Muscles Can Be Strengthened at Any Age

You are never too old to enlarge and strengthen your muscles. A study from Copenhagen, Denmark shows that just 12 weeks of lifting weights significantly strengthened the muscles of men 85 to 97 years of age (Scandinavian Journal of Medicine & Science in Sports, August 2007). After 12 weeks of training, the cross sectional circumference of their quad muscles in the front of their upper legs increased by 10 percent, and muscle strength increased by 35 to 50 percent. Furthermore, the muscle fibers that are used for strength and speed increased significantly.

Frailty in old age is caused by lack of exercise, not just by growing old. With aging, you lose nerves. Each nerve is attached to a single muscle fiber, so as you lose muscle fibers you become weaker. Older people who exercise against resistance can enlarge their muscle fibers. This counteracts the effects of losing fibers and they can retain a significant amount of strength.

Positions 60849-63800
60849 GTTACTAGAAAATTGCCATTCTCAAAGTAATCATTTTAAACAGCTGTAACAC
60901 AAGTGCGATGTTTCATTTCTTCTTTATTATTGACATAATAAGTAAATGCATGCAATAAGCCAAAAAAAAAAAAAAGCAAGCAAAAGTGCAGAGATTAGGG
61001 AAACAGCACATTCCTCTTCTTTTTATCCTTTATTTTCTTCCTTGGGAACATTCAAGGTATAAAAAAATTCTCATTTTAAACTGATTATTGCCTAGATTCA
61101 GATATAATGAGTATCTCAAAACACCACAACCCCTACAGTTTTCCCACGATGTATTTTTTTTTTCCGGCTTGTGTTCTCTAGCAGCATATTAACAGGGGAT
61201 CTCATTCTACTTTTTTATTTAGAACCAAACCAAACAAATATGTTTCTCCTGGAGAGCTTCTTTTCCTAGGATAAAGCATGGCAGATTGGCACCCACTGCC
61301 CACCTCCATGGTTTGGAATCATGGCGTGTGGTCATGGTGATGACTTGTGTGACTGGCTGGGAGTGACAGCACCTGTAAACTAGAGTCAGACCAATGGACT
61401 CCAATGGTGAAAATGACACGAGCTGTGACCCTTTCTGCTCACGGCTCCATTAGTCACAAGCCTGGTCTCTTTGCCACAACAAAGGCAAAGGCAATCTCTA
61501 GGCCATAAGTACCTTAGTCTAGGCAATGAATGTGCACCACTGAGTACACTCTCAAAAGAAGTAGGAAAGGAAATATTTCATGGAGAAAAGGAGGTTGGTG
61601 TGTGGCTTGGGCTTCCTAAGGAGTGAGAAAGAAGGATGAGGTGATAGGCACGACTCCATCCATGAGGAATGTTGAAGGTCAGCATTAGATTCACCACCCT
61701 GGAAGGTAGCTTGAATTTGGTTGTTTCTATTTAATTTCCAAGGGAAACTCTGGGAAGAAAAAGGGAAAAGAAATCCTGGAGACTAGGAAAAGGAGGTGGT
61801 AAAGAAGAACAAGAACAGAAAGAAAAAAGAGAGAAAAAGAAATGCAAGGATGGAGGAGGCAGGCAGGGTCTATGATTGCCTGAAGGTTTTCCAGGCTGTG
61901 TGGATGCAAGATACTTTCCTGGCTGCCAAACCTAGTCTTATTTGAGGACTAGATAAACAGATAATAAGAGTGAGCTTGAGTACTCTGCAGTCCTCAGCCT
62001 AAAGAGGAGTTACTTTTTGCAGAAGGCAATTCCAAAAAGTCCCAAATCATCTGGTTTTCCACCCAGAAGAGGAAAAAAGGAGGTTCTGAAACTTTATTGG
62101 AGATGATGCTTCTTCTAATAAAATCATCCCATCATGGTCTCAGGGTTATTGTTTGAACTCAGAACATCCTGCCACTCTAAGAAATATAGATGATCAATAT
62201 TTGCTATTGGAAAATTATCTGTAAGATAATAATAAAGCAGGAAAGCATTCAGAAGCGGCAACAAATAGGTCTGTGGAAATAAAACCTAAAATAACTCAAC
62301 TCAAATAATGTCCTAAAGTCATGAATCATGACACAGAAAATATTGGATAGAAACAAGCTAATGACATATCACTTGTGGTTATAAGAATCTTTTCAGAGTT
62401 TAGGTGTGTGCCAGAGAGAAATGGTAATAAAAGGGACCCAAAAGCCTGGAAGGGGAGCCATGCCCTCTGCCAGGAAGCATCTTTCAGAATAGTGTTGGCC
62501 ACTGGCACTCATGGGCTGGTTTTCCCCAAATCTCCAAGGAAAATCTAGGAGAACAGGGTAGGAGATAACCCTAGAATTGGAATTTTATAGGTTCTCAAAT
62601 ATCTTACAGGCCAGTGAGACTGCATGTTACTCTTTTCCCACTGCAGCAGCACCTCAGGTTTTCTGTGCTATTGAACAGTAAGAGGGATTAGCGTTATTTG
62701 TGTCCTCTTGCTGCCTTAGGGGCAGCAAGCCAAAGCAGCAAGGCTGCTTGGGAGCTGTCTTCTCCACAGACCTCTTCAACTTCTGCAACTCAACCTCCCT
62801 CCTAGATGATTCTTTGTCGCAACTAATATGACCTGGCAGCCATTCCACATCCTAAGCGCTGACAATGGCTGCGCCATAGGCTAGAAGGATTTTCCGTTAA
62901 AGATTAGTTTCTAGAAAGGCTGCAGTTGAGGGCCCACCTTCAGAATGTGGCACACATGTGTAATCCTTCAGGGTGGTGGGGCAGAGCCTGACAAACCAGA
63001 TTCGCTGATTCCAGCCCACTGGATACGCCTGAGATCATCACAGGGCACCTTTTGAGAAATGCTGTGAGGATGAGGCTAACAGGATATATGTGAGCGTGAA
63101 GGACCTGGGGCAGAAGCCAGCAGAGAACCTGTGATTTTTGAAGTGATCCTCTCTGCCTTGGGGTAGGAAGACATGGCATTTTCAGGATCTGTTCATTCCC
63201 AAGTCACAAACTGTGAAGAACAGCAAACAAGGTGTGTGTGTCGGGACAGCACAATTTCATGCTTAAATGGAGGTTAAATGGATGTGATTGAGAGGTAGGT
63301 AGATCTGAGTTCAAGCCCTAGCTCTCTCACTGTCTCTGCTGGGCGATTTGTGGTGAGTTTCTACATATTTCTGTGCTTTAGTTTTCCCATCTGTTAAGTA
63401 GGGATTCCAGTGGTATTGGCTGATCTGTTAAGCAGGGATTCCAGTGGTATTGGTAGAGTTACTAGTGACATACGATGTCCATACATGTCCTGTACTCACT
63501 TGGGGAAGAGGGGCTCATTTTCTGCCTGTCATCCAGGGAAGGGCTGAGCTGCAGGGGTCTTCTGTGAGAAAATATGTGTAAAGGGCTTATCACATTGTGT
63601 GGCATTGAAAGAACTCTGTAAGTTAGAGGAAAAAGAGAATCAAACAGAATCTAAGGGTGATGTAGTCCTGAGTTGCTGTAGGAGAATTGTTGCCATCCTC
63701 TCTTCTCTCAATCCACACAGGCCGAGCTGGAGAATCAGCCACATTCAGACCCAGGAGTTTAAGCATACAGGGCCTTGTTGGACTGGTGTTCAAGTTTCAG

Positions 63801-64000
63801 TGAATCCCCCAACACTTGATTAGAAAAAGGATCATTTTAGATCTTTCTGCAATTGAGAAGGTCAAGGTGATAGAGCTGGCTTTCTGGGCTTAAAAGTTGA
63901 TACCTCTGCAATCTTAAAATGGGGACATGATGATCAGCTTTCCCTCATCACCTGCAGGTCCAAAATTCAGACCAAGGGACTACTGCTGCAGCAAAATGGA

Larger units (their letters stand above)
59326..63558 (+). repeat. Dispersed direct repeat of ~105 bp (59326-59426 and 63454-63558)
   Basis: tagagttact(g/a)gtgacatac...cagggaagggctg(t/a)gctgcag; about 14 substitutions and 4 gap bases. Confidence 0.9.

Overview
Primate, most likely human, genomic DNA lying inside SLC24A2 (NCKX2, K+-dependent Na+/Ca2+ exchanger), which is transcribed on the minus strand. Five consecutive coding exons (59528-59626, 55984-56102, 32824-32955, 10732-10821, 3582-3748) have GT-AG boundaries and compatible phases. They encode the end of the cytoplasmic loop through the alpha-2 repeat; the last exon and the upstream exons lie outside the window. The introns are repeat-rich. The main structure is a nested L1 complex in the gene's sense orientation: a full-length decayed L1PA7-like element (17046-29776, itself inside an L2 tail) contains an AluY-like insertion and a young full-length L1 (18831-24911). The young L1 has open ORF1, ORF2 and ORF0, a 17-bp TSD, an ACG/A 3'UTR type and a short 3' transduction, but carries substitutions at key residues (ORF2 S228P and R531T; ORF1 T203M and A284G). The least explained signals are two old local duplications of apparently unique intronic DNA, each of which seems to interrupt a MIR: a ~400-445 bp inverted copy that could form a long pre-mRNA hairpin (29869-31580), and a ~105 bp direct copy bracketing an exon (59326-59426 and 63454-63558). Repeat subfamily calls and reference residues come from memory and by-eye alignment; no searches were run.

People with weak hearts can suffer heart damage with vigorous exercise. Before an older person starts an exercise program, it may be wise to check with a doctor to make sure that the heart is sound. The most dependable heart test is a thallium stress test. Then engage a personal trainer to teach the person how to exercise on a series of individual weight lifting machines that stress different muscle groups. Usually the recommended program involves going to each machine and lifting and lowering the weight on that machine in a single set of three to ten repetitions. Most people can do this three or more times a week. Fitness newsletter


Post a Comment